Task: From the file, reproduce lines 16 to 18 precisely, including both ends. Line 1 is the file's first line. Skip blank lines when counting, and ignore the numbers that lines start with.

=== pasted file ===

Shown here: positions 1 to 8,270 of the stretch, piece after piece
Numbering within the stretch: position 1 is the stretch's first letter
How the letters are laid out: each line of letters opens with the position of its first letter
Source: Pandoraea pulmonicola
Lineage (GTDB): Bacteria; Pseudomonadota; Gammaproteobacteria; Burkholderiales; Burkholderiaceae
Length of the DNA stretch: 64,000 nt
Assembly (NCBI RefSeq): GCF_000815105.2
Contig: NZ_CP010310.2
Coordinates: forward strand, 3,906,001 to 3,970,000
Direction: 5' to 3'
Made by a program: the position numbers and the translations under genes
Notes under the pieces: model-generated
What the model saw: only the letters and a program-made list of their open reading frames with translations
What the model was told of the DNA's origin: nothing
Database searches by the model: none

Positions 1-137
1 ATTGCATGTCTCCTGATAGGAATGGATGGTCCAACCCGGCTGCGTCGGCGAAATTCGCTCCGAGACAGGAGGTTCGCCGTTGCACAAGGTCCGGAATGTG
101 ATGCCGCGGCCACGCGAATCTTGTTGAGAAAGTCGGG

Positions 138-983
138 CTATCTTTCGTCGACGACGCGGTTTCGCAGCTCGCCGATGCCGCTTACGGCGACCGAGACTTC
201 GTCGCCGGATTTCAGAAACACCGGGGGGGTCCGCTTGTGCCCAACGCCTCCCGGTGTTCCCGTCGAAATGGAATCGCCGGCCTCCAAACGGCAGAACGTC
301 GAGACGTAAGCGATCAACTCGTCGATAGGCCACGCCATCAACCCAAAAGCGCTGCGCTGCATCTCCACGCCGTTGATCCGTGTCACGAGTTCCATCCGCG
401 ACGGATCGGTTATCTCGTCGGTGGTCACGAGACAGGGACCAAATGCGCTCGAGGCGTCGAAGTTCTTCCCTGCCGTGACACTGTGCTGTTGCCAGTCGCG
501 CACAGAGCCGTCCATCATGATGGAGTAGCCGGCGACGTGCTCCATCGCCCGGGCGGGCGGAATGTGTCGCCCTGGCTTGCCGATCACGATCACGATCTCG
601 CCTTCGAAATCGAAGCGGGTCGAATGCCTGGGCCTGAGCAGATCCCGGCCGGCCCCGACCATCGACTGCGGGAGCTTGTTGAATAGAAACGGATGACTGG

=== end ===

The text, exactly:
Positions 1-137
1 ATTGCATGTCTCCTGATAGGAATGGATGGTCCAACCCGGCTGCGTCGGCGAAATTCGCTCCGAGACAGGAGGTTCGCCGTTGCACAAGGTCCGGAATGTG
101 ATGCCGCGGCCACGCGAATCTTGTTGAGAAAGTCGGG